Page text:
Your Trade War (and COVID-19) Survival Secret: S&OP – Part 1

Trade War S&OP Part 1 Blog Article

It’s May 2020 (flash forward). As in every May in the Northern Hemisphere, flowers bloom, trees bud, and warm breezes predict the coming summer. But the global trade regime is anything but routine, as it’s been for several years now. The recent Phase One trade deal between the US and China, touted so optimistically by US and Chinese leadership a few months earlier, has fallen through, tripped up by China’s unwillingness to seriously discuss intellectual property issues, not contracting for US farm products quickly enough for the US president’s liking, and Trump’s unwillingness to appear weak to his base voters during an election year. Underpinning all of this, of course: Supply chain disruptions caused by the coronavirus outbreak. 

In the words of Supply Chain Dive’s editor Shefali Kapadia, “if the tariffs are still going the trade war’s still going”, and many of the 2018 tariffs had remained. Now the trade conflict has boiled over. So, former tariffs on a variety of goods were reapplied, the suspended tariffs on Chinese consumer product exports finally imposed, and existing tariffs on components tripled to 75% of value by the president. And this time, he also included six Southeast Asian countries because importers had been reacting to earlier phases of the trade war by shifting orders to them. 

The Transvexor Division of mid-market manufacturer Superior Thermodynamics (ST) sources twelve key components from a mix of suppliers in the region. Collectively these assemblies comprise nearly sixty percent of product material costs for finished goods with falling margins in a competitive market. If ST is not able to adapt its supply chain accordingly it will finally need to stop absorbing tariff costs and pass them on to customers – 75% is too dramatic of a change to do otherwise.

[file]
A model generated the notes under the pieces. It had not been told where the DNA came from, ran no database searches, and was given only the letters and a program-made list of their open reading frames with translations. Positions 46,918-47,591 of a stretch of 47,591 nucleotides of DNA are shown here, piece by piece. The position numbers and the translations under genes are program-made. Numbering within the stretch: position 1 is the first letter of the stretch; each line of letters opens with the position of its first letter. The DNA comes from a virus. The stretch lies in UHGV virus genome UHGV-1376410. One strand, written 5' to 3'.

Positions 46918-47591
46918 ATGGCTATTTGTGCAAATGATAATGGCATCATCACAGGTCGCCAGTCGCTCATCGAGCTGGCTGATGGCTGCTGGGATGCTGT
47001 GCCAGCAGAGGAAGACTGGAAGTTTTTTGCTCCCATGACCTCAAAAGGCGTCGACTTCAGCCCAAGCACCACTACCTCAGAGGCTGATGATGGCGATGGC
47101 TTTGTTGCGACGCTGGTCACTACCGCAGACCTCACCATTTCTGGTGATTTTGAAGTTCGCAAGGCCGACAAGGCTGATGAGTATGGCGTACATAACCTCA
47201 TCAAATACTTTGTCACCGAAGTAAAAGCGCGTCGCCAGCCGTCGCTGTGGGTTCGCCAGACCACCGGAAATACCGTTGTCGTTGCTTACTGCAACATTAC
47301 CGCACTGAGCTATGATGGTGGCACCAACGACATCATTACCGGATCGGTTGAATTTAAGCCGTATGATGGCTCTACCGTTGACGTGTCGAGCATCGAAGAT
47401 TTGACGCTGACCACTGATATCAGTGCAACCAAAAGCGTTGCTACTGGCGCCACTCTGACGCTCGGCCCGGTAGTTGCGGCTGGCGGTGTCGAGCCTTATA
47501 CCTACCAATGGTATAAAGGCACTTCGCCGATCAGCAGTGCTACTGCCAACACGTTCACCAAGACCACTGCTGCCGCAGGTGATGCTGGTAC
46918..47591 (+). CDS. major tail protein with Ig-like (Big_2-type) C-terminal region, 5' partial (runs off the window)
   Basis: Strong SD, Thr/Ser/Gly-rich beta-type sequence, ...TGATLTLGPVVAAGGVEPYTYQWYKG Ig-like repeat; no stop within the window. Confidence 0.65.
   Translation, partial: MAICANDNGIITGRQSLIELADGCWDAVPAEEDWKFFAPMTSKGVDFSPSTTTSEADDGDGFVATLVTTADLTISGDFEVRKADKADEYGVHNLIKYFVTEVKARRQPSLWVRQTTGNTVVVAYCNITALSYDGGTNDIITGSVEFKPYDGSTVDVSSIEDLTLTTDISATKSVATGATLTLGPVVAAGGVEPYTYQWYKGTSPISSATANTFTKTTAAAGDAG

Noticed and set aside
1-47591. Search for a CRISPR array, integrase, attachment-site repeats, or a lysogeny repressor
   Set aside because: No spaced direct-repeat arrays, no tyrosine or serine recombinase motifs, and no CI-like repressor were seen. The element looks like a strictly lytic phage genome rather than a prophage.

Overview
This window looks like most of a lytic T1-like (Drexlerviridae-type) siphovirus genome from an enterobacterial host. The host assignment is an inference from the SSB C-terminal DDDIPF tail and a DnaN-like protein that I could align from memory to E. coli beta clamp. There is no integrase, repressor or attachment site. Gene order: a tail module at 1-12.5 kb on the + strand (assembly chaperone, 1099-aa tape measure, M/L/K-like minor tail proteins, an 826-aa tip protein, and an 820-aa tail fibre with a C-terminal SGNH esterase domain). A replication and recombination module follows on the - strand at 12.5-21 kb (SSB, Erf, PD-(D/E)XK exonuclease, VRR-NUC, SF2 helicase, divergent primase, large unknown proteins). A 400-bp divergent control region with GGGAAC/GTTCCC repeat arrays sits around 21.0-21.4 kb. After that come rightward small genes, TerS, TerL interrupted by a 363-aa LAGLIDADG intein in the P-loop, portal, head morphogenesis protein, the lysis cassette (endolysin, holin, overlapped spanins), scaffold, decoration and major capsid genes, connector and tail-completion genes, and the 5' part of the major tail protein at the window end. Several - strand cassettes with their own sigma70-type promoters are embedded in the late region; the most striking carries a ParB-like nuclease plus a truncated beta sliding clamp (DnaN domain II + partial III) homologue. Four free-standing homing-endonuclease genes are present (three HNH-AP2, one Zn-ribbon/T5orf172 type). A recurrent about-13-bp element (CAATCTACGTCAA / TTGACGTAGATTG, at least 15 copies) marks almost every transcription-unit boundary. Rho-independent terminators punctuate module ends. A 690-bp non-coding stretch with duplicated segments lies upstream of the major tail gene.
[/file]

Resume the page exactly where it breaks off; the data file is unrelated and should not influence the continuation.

Sales and Operations Planning No Longer Optional

This is when Sales and Operations Planning (S&OP) displays its tremendous value. First, ST must make decisions regarding size and location of inventories. Should the company front load supplier orders before tariffs hit, and if so, by how much? Are there tariff-free alternative inputs that ST can consider for their products? To what extent does the company need suppliers in the tariff countries, and how much should it onshore orders or shift to non-tariff countries? 

Though the coronavirus outbreak may be running its course, trade-related issues will continue, and being able to react to them and succeed within a turbulent environment, whatever the cause, is imperative.

When tariffs increase dramatically, on top of straightforward cost increases that impact a company’s margins, otherwise reliable suppliers with weak financials or reserves in tariff countries can fold, as their own export accounts diminish. How to plan for this? How to ensure the supply base is diversified yet oriented towards strong suppliers? How many onshore suppliers are available, and how much sourcing can and should be brought to domestic sources? Pierre Mitchell, Chief Research Officer of Azul Consulting, considers reshoring and onshoring to be risk management moves. Risk management is a typical goal of sales and operations planning, in addition to revenue and cash flow maximization and more.